1.       The astrological nature of the classical genius has been very briefly discussed by Attilio de Marchi, II culto privato di Roma antica, I (Milan, 1896), 70—73; Edward B. Tylor, Primitive Culture (London, 1913), II, 201; and Richard Broxton Onians, The Origins of Eu­ropean Thought about the Body, the Mind, the Soul, the World, Time, and Fate, 2nd ed. (Cambridge, 1954), pp. 162—64.

2.       Juvenal, Satura 6.562, inJuvenal and Persius, ed. and trans. G. G. Ramsay, Loeb Clas­sical Library (London and New York, 1918), p. 128, Subsequent references to primary works, after an initial reference in a note, will be indicated by book, chapter, and line num­ber(s) within the text. The Loeb Classical Library editions have been used whenever avail­able. Translations of passages within the text are my own, unless otherwise acknowledged.

3.       Persius, Satura 6.18—19, in Juvenal and Persius, p. 394.

5.       Ambrosli Theodosii Macrobii Saturnalia 1.19.16—18, in Macrobius, ed. James Willis (Leipzig, 1963), I, Ill. But note that Charisius (c. An. 365) identifies the genius as the in­dividual tyche or fortune: ‘hic genius i~i0~icc’so-s~ov.” See Flavil Sosipatri C~tsarisii Artis Grammaricae Libri V,ed. Charles Barwick (Leipzig, 1964), p. 33 (1.11).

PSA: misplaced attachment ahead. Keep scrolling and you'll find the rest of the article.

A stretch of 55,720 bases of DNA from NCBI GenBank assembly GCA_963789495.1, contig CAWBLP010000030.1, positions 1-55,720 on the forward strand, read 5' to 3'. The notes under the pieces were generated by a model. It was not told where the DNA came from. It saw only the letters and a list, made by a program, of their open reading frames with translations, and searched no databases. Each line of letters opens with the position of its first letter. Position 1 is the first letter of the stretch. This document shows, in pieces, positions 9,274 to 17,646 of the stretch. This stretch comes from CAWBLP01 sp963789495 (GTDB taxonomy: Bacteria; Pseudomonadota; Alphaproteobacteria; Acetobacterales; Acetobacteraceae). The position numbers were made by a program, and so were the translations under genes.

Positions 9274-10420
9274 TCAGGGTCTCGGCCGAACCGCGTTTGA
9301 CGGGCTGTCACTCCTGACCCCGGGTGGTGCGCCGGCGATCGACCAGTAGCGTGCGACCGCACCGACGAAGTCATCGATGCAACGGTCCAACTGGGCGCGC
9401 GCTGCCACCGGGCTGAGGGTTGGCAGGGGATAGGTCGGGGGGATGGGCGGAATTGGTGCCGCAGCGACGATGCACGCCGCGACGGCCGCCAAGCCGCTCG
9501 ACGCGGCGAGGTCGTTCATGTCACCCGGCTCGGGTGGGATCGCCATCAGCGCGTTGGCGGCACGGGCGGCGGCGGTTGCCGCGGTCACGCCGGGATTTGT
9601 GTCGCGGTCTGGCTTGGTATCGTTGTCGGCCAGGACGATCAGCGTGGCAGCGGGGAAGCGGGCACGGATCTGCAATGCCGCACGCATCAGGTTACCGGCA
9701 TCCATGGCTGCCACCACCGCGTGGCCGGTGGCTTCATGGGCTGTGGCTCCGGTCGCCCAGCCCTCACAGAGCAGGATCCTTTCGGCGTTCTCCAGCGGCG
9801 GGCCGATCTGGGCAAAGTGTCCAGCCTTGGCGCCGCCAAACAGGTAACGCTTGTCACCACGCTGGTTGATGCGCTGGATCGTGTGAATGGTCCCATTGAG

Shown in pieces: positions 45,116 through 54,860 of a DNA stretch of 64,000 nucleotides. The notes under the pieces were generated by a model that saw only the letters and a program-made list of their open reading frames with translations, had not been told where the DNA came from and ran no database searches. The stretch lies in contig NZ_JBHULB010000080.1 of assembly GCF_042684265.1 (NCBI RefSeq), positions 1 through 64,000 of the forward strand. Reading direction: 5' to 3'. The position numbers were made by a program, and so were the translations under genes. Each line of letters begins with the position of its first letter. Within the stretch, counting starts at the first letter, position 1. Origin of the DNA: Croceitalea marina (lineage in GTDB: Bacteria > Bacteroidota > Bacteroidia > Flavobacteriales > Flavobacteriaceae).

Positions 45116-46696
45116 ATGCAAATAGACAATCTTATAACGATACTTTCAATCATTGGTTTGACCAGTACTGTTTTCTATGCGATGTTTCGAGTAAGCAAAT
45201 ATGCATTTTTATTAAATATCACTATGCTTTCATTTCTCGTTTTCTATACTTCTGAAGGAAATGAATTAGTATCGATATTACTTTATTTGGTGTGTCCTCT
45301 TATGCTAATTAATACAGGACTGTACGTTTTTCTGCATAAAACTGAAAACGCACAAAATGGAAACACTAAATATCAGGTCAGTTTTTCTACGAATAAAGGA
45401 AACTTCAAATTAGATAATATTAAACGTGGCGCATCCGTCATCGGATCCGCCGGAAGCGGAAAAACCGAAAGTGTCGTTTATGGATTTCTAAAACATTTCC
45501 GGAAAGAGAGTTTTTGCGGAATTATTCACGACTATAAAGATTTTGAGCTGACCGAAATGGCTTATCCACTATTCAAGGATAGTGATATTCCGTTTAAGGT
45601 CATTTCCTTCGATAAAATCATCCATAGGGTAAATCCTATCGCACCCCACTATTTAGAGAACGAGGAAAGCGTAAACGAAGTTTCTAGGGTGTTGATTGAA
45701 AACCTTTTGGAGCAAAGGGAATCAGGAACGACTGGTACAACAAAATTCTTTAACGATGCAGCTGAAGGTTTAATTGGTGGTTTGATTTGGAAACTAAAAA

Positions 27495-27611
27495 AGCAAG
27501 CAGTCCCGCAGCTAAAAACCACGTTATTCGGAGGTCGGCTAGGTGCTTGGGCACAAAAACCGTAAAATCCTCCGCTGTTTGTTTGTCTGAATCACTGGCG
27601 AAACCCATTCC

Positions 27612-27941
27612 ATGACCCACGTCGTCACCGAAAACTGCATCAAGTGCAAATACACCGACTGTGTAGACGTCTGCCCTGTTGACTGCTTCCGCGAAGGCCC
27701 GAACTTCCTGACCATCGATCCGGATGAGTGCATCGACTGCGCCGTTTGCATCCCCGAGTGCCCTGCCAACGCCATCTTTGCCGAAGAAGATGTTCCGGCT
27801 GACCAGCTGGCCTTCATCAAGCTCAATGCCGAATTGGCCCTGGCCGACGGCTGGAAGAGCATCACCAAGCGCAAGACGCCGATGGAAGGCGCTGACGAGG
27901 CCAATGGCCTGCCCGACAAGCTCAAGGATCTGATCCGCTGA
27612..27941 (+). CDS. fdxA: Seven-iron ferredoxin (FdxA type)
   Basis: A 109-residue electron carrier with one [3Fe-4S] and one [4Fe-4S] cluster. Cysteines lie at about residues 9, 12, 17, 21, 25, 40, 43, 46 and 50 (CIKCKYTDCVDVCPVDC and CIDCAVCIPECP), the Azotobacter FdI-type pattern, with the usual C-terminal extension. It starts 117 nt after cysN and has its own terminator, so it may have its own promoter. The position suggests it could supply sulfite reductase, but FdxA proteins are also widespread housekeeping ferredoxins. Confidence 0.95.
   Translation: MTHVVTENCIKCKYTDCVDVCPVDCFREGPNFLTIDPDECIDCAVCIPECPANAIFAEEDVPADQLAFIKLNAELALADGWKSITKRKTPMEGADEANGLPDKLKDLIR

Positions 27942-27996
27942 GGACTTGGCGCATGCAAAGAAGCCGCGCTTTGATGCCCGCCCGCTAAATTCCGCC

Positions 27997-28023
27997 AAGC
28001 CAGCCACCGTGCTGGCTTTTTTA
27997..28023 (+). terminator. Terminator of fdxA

6.       Prudentius, Contra Orationem Symmachi 2.71—74, in Prudentius, ed. and trans. H. J. Thomson, Loeb Classical Library (London and Cambridge, Mass., 1953), II, 12.

7.       Soon, he says, every wall will arise ~‘sub astro” and be assigned its own fortune and fate (2.450—53). The Christian apologists delighted in scoffing at the intricate system of genii. For example, Amobius, Adversus Nationes Libri VII. ed. C. Marchesi, 2nd ed. (Turin, 1953), pp. 208—9, belittles the concept of Lateranus as a genius of the hearth (which was constmcted from unbaked larerculi), and wonders whether a fireplace ofburned clay still has a genius (46).

8.       For analysis of and commentary upon the Stoic concept of the Generative Reason, see E.
Zeller, The Stoics, Epicureans, and Sceprics, trans. Oswald J. Reichel (London, 1870), pp.
162 ff. and passim; also E. Vernon Amold, Roman Stoicism (Cambridge, 1911), p. 161 and
passim. For a brief but broad summary of microcosmic theories in Stoicism, see George